This is the content of the Soil pH page I linked to above.
How To Test Soil PH Levels
Testing your soil pH will ensure that you're getting the healthiest and biggest yield of crops from your garden. Different types of plants have different requriements for their optimal pH level. For example, tomato plants prefer a soil pH level that's between 5.5 and 7.5. Lettuce prefers a pH between 6.0 and 7.0, but won't tolerate a pH over 7. By testing soil pH in each garden bed, you'll have the opportunity to provide your garden it's best opportunity for having successful growing conditions.
Placing plants in garden soil that is to acid or alkaline can make them more vulnerable to pests and disease, can make the plant grow slowly (or not at all), and will reduce the amount of nutrients that is passed from the soil and into the vegetable or fruit and then of course into YOU when you eat it.
How To Test
Purchase a pH soil testing kit from any garden supply store (they are simple to use and inexpensive), and follow the instructions provided.
Normally, your pH soil testing kit will have a container, a testing solution, and a color chart. To conduct your soil test, the process is generally that you scoop up some garden soil and place it in the container. Add the recommended number of drops (of testing chemicals) to the container. Mix (shake) the container for the time recommended on the package's instructions. Compare the resulting color to the chart provided and pick the best match to identify your garden plot's soil pH level.
The results of your soil test will show a pH level for your garden plot, measured on a scale of 1 to 14.
1 = the highest acidity and the lowest alkalinity
14 = the highest alkalinity and the lowest acidity
A reading of 7 is considered neutral soil. Below 7 is considered acidic soil (the opposite of alkaline). Likewise, a reading of above 7 means that you have alkaline soil (the opposite of acidic).
You can also test your waters PH levels - the water in your dam, your tap, or your tanks. Whatever you water your plants with.
While at first, the difference in the results of your reading may seem insignificant, the reality is that the slightest reading change can have a big impact on your soil's productivity. On the scale, each whole number is 10 x the acidity/alkalinity of the neighboring number. For example, a reading of 6 is 10 times more acidic than a 7. A 5 is 10 times more acidic than a 6, and 100 times more acidic than a 7.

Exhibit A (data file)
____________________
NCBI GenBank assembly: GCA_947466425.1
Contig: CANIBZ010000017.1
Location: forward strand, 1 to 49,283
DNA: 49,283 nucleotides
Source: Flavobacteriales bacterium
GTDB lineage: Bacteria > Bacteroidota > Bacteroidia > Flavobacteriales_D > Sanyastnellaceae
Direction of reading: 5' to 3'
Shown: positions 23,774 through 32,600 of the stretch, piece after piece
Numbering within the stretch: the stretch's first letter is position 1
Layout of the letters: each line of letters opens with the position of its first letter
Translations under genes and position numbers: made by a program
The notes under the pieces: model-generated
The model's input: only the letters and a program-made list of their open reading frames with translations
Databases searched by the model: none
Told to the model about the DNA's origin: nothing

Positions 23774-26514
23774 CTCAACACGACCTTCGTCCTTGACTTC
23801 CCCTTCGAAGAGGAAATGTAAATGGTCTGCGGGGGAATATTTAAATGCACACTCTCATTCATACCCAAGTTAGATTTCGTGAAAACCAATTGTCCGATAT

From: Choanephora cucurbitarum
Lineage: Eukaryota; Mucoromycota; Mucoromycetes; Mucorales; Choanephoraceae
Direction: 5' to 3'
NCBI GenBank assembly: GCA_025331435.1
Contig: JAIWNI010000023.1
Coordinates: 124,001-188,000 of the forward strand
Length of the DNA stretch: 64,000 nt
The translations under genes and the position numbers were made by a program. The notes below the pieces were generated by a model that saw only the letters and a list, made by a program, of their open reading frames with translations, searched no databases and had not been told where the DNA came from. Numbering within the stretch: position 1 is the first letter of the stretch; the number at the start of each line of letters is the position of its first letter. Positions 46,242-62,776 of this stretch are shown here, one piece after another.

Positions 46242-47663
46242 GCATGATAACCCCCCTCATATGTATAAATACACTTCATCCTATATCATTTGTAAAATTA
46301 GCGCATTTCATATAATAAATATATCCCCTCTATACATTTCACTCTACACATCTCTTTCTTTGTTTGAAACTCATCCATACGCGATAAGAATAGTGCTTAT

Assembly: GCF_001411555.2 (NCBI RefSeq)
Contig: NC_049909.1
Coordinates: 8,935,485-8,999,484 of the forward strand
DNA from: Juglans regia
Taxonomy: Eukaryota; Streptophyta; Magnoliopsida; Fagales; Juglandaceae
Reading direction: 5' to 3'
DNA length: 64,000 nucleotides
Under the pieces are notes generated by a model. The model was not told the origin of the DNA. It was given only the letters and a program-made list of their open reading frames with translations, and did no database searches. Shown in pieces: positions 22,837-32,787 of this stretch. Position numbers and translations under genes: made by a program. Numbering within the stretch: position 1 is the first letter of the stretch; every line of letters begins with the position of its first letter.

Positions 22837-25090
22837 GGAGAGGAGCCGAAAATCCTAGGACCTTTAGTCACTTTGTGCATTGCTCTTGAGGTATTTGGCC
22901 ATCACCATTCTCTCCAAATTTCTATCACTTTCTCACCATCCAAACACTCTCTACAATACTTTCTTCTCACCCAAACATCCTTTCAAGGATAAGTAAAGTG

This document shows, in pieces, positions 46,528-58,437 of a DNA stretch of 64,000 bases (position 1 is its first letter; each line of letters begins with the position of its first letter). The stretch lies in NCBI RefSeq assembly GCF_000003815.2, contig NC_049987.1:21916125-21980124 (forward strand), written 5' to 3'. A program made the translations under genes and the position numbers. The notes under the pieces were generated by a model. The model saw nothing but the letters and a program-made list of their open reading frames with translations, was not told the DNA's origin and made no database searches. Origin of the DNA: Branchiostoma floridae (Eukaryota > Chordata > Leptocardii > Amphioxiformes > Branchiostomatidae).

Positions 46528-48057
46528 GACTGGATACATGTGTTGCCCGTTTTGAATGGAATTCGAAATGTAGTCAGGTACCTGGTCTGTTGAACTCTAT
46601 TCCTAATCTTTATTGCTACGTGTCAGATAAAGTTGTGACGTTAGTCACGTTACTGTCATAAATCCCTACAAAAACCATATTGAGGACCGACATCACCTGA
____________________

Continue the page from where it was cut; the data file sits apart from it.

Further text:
Some plants prefer acidic soil, some prefer neutral soil, and some prefer alkaline soil.
How To Change The Soils PH Levels
The absolute best additive for your soil (whether too alkaline, or too acidic) is well-rotted organic matter, like compost. Compost acts as a neutralizer in both circumstances, and provides the additional benefit of adding nutrients to your soil (for your plants, and also for the fruits and vegetables you plan to eat from them).
How To Change The Soil pH Level To A Lower Reading
If your soil test shows that the garden bed is too alkaline (the pH level is too high) for the plants you wish to grow there, you will need to add compost or other organic matter. Soils that are highly alkaline, tend to have significantly fewer nutrients available in the soils. Adding significant amounts of organic matter to your garden bed will help correct this deficiency.
How To Change The Soil pH Level To A Higher Reading
(the pH level reading is too low)
If your soil test shows that your garden bed is not alkaline enough (in other words, that your soil's pH level is too low (ie. too acidic) for the plants you wish to grow there, you will need to raise the pH level of your garden plot's soil.
Common options available for soil additives that will increase the soil's pH level (reduce acidity):
Lime for the Garden
Very finely ground oyster Shells
Apply the soil additive to your soil and rake it in to the top level of soil in your garden plot. (The majority of your plants roots will be near the top, so this is where they will be feeding most heavily from the soil).
Producing Vegetables From Seeds
What Is Permaculture?
A to Z of Vegetable and Fruit Growing
How to Test Soil pH Levels
Table Showing Preferred Soil pH Level for Vegetables
What to Harvest in Autumn